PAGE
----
Is Blockchain the Future of Cleveland?
Leaders in business, philanthropy and higher education are working to turn the region into a hub for the emerging technology. Tri-C has been involved since the beginning.
There is an entire blockchain frontier in the opening stages of exploration, with potential applications in a wide range of industries. It presents massive economic opportunity to cities blazing a trail for it.
One of them could be Cleveland.
Blockchain has yet to find a hub in the U.S. — a city or region that will serve as a nerve center for businesses and organizations that develop, promote and utilize applications for the emerging technology. Cleveland’s leaders want Northeast Ohio to become that hub, and Cuyahoga Community College is among the institutions at the center of the effort.
But first: What is blockchain, and why is it getting so much attention?
Blockchain is a series of digital records linked using cryptography. The design of blockchain is such that records can be accurately identified and verified but are nearly impossible to alter by unauthorized parties.
This permits blockchain to provide accurate identification of a person while offering nearly impenetrable data security. These two factors make it ideal for application in education, government, the medical field and other areas in which secure records are kept.
“Blockchain can allow you to prove who you are without verification by an intermediary,” said Monique Umphrey, Tri-C’s vice president of workforce innovation and College-wide dean of IT. “In the higher education world, for example, that could mean fulfilling a transcript request faster. Right now, it can take up to a week because of the rounds of verification a college must go through.”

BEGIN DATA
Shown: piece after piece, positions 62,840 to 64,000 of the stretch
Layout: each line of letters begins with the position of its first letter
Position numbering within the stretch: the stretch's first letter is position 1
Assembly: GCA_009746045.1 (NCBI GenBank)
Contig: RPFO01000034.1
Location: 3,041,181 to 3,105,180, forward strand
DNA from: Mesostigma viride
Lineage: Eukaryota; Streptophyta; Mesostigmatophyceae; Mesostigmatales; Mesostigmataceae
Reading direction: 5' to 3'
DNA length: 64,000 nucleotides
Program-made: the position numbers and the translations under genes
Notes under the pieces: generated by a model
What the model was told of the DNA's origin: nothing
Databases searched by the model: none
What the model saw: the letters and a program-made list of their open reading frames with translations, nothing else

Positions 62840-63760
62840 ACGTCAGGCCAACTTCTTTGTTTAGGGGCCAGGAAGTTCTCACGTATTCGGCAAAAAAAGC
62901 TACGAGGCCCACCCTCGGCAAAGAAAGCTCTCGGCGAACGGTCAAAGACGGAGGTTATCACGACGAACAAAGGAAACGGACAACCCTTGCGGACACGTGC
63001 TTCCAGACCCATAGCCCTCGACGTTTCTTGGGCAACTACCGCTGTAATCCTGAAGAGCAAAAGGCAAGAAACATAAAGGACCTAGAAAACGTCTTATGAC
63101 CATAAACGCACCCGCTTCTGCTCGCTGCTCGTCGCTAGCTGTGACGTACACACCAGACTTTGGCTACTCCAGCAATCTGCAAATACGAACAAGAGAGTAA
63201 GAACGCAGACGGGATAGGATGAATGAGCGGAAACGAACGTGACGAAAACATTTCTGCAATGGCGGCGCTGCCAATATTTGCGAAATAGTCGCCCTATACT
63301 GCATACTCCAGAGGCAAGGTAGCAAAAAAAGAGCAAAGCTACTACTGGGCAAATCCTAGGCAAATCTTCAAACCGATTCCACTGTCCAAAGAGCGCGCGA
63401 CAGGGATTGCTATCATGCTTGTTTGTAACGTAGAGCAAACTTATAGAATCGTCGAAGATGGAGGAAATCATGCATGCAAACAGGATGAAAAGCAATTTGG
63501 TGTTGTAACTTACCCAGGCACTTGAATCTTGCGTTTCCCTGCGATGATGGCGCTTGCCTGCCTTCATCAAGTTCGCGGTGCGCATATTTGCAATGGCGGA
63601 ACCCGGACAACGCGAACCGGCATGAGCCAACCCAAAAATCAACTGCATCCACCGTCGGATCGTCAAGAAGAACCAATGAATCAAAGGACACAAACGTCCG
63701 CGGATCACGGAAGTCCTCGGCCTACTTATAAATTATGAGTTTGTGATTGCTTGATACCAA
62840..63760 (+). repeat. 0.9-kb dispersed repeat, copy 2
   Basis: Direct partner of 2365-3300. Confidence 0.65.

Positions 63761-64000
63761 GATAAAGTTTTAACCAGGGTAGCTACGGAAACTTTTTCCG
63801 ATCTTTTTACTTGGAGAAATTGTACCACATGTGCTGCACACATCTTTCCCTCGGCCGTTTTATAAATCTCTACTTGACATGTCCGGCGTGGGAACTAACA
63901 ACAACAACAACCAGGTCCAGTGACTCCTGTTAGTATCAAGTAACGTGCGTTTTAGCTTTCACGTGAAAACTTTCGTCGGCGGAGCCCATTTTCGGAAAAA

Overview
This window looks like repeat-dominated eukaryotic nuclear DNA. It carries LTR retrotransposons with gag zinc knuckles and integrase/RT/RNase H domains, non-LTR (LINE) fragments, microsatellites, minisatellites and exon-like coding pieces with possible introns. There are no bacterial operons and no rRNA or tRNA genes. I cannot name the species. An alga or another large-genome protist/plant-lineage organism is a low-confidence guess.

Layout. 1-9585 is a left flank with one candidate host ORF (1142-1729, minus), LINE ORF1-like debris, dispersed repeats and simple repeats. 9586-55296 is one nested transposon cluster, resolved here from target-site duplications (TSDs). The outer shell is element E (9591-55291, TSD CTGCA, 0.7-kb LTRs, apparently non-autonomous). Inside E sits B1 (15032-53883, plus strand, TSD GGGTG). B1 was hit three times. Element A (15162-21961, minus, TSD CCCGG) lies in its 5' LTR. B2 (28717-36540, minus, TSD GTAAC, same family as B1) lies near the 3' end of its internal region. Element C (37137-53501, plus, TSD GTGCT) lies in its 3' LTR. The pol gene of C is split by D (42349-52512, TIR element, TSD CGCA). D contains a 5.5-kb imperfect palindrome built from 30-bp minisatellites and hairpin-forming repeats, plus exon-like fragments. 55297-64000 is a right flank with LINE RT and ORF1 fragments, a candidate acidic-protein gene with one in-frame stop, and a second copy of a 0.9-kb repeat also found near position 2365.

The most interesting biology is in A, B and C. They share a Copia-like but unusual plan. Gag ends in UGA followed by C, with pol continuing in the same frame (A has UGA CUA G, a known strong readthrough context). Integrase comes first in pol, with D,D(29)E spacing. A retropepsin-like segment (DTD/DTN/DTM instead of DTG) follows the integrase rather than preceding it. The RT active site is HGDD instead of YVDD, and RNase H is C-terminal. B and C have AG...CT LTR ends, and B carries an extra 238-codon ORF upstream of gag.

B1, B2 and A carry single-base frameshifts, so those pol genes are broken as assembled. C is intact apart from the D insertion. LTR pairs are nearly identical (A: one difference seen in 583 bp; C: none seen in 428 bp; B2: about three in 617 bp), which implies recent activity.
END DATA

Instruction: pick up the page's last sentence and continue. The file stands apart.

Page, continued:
Tri-C and Blockland Cleveland
To help spearhead and galvanize the blockchain movement in Cleveland, Bernie Moreno helped establish Blockland Cleveland in 2018. In June, Moreno pulled together a group of local leaders - including Umphrey, Tri-C President Alex Johnson and Standish Stewart, the College's vice president of information technology services - to travel to Toronto and the Blockchain Research Institute.
“We need to make sure Cleveland is a relevant tech site,” said Moreno, president of the Bernie Moreno Companies, a regional auto dealership group. “To survive long-term and reverse the trend of population loss, Cleveland has to be relevant in emerging technologies.”
The research trip to Toronto opened the eyes of the contingent to the possibilities of blockchain as a tool for economic revival.
“We wanted to understand the opportunities and whether any city has kind of set down their flag as the home of blockchain development,” Umphrey said. “We found that Cleveland is one of only a few cities in the U.S. that has high degree of blockchain development potential, due to the presence of high-quality academic institutions and a large presence in the manufacturing and health care spaces.”
Tri-C is a major component in Blockland Cleveland’s evolving plan. Investments in technology-related education, including labs and equipment, has aligned Tri-C as a key training provider for blockchain.
“This isn’t just an IT thing,” Umphrey said. “Our goal is to open the door for people in different fields to develop a knowledge base around blockchain. If we can train people in many different industries to utilize blockchain technology, that is how we are really going to see businesses adopt it and thrive with it.”
“The bottom line is talent,“ Moreno said. “Tri-C and our other higher education institutions are talent factories, and without talent, none of this is going to work.”
Moreno, Umphrey and many local leaders see a potential path to Northeast Ohio’s economic renewal in blockchain — but only if the region gets out in front of the large-scale adoption of the technology. And the time for that is now. According to current projections, blockchain could be utilized in up to 60 percent of American companies by 2020.
“Companies are thinking about the technology, and when they think about blockchain, we want them to view Cleveland as the place to be,” Umphrey said. “Just think where Cleveland could be right now if we’d had the same conversation about the internet back in 1993 or 1994. We have a chance to position ourselves in much the same way with blockchain.”
November 13, 2018
Erik Cassano, 216-987-3577 firstname.lastname@example.org